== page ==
arrangements such as
  • Co-op agreements with neighboring district(s)
  • Online options
  • Dual enrollment
  • Distance learning

21
The Michigan Merit Curriculum Guidelines for
Online Learning Require that Students
  • Take an online course or
  • Participate in an online experience or
  • Participate in online experiences incorporated
    into each of the required credit courses of the
    Michigan Merit Curriculum

22
For the earning experience to be successful it
should
  • Be relevant and address many learning styles
    appropriate to the tasks
  • Include asynchronous and/or synchronous
    interaction between teacher and student, and
    student-to-student
  • Include teachers who are knowledgeable in
    web-based instruction techniques
  • Incorporate resources outside the classroom
    Include a monitoring plan

23
Partnership
24
The Goal of Partnership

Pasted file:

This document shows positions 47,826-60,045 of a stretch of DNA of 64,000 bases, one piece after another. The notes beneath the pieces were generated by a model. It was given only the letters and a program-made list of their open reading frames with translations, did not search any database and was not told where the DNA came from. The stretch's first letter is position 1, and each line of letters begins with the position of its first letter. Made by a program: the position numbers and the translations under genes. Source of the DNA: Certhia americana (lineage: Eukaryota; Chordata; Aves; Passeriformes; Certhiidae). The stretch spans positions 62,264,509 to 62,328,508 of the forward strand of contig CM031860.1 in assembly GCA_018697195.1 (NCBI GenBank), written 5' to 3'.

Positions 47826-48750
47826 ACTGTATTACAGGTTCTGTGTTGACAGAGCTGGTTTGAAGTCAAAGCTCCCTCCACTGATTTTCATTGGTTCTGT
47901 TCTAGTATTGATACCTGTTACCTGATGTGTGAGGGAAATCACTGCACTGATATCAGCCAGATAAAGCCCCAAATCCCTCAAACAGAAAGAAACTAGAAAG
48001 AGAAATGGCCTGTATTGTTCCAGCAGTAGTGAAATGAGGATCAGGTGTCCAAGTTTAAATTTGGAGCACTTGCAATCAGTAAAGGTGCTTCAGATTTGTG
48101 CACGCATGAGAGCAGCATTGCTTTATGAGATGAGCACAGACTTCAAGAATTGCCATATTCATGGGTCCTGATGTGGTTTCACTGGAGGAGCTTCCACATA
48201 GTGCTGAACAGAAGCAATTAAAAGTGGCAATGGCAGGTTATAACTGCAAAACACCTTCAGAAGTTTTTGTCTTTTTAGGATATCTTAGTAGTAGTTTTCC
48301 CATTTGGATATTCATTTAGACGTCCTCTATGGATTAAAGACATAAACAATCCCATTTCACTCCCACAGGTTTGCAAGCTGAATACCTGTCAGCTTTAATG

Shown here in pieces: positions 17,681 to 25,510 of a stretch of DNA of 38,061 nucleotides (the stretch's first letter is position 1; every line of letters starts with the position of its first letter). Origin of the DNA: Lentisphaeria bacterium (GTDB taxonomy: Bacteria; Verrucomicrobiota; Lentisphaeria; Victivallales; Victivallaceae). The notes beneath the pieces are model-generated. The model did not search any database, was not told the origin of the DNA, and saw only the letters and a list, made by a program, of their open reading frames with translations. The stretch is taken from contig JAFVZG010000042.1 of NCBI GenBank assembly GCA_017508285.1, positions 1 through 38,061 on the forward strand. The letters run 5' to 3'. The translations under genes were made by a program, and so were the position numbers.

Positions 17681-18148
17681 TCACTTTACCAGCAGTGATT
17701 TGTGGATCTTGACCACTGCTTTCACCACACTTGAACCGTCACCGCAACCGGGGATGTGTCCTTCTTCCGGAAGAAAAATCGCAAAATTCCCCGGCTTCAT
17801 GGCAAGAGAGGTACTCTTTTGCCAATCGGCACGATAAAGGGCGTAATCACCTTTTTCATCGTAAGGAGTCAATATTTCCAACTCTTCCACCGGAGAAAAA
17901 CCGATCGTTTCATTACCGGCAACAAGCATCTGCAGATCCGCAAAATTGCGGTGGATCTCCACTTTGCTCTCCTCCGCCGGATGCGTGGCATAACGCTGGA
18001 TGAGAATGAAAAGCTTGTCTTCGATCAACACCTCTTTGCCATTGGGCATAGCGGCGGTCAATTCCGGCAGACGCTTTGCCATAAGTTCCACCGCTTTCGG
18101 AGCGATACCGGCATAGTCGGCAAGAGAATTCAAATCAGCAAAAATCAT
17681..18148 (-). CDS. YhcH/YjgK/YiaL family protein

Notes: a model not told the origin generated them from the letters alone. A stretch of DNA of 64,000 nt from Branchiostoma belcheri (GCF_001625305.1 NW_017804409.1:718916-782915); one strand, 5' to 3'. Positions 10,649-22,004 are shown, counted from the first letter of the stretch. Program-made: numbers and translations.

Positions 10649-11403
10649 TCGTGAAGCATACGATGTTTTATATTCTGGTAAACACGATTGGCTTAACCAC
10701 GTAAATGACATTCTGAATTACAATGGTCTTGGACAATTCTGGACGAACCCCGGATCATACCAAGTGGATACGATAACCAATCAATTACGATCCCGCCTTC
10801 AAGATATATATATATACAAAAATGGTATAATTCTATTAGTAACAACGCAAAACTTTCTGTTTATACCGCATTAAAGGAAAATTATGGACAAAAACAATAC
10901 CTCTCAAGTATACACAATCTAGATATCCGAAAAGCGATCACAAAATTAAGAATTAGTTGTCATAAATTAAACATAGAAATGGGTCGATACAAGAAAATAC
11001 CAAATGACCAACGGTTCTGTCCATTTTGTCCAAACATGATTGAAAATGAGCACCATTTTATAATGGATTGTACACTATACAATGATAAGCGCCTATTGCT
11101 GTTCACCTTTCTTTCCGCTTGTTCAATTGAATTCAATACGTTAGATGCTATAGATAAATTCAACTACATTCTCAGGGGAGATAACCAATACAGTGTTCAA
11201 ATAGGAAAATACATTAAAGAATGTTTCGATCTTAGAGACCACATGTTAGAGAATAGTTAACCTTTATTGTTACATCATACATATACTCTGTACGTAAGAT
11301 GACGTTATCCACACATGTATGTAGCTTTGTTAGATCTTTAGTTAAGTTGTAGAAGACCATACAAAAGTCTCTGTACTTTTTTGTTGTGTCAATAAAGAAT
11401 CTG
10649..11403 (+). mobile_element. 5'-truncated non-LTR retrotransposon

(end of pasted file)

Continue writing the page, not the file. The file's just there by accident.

• Equip Michigan school districts with a variety of
    cost-effective course options from eight vendors
    to meet and enhance curriculum standards and
    needs in Michigan schools.

25
Benefits
  • Knowledge and expertise is provided by
    GenNET/Genesee ISD, who have been leading an
    online project for the past six years.

26
http//www.gennet.us
27
Online Course Providers
28
Registrants by Vendor
29
Benefits
  • Provides quality services to local school
    districts and students using the most
    cost-effective methods to meet the new high
    school graduation requirements.

30
Benefits
  • By working collaboratively, REMCs/ISDs can
    leverage statewide and multi-state buying power
    for quality online learning experiences/courses.

31
Benefits
  • Using a variety of online providers enables
    schools to enhance local curriculum opportunities
    and more importantly supports diverse learning
    styles.
  • Access to quality online resources and classroom
    support tools is also provided.

32
Benefits
  • The project was originally launched through
    collaboration with LEAs (high school principals
    and guidance counselors).

33
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34